Pell’s secret memo casts shadow at cardinal’s funeral

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Around 300 people attended Pell’s funeral mass in a secondary chapel of St Peter’s Basilica. In accordance with the tradition of dead Cardinals, the Mass was celebrated by the dean of the College of Cardinals, the Italian Giovanni Battista Re.

Francis arrived at the end to give the final blessing in Latin on the dark brown wooden coffin on the floor. The coffin was incensed and sprinkled with holy water.

Kliem Re was less a homily than a biography of Pell, aged 81, who died Tuesday evening in a Rome hospital of heart failure during a hip replacement operation.

Re mentioned that Pell had spent more than a year in prison before being released on sexual abuse allegations in his native Australia in 2020.

“The last years of his life were characterized by an unjust and painful conviction,” said Re.

SNAP, an advocacy group for victims of sexual abuse by the clergy, in a statement had asked the Vatican to show “restraint” in the funeral arrangements “until the hierarchy of the Church wants to deepen already deep wounds”.

But Pell was given the standard solemn Vatican funeral for a cardinal. King began the service by reading the full text of a message the Pope released on Wednesday praising Pell for persevering in trying times.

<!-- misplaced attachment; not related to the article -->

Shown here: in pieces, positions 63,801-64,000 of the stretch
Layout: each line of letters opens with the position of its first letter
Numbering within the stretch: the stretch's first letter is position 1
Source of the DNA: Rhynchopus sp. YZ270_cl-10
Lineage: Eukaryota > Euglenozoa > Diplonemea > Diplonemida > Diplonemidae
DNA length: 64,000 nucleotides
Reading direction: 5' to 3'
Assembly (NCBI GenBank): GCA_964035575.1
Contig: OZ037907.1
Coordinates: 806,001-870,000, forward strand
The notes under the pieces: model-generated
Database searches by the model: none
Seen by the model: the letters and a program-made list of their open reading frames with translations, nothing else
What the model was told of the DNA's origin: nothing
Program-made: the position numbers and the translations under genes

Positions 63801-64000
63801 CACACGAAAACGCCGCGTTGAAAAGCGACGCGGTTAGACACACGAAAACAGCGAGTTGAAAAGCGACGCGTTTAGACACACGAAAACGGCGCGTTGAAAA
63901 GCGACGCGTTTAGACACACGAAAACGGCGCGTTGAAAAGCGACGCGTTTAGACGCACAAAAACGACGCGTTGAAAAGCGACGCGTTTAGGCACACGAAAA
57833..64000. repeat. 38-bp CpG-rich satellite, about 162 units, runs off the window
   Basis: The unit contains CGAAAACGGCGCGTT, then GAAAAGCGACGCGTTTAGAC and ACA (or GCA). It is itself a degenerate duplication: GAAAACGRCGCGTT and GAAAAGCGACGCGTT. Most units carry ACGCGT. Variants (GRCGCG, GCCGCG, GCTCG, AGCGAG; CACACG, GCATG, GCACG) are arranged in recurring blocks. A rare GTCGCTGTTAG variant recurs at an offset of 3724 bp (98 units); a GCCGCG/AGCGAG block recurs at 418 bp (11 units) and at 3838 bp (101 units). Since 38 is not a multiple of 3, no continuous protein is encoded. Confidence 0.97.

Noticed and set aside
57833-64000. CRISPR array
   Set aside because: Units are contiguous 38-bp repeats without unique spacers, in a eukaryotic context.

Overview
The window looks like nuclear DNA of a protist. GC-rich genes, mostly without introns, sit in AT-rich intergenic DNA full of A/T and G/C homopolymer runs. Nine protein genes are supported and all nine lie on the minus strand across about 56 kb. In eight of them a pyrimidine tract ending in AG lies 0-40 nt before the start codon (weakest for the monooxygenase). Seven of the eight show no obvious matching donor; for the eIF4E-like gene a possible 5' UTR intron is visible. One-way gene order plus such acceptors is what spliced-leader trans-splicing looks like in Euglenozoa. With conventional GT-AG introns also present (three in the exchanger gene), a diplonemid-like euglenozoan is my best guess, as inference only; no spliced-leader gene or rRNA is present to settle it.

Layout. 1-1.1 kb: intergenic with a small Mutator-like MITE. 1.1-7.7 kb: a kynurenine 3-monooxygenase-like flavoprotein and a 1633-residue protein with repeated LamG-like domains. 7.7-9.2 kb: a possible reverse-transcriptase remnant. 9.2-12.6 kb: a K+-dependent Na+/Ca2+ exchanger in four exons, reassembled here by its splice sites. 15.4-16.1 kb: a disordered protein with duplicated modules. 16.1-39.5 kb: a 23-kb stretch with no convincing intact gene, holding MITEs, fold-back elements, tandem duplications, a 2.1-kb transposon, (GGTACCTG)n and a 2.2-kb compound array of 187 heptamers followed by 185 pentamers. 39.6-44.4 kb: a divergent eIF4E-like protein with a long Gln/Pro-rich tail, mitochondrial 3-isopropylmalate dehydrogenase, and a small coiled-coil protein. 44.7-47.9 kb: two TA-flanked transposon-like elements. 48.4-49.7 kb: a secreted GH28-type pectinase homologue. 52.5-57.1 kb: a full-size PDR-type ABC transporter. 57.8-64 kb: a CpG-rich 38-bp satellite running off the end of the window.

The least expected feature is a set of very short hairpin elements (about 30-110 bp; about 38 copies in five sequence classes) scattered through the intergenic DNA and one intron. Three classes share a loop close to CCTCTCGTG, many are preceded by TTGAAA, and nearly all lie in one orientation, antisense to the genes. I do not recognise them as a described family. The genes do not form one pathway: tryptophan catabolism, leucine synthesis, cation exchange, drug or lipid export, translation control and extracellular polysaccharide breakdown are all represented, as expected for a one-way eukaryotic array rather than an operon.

The small talk after the funeral, particularly among diplomats and journalists, centered around the bombshell revelation.

Last year, respected Italian journalist Sandro Magister, who has a long record of receiving leaked Vatican documents, published an anonymous memo circulating in the Vatican condemning the papacy of Pope Francis as a “catastrophe “.

The day after Pell died, Magister revealed on his blog Settimo Cielo (Seventh Heaven) that it was Pell who wrote the memo and gave him permission to publish it under the pseudonym “Demos” – in Greek for the people . It included what the author said should be the qualities of the next Pope.

“Commentators of every school, if for different reasons… agree that this pontificate is a disaster in many or many respects; a catastrophe,” the memo begins.

“The first tasks of the new Pope will be to restore normality, restore doctrinal clarity in faith and morals, restore proper respect for the law and ensure that the first criterion for the nomination of bishops is the acceptance of the apostolic tradition,” she says. .

Father Joseph Hamilton, Pell’s personal secretary, refused to comment on the Magistrate’s report and Vatican spokesman Matteo Bruni said he had no comment.

Hamilton told Reuters after the funeral that Pell’s body would be flown to Australia early next week to be buried in the crypt at St Mary’s Cathedral in Sydney, where he served as archbishop.

(Reporting by Philip Pullella; Editing by Mark Potter)

By Philip Pullella

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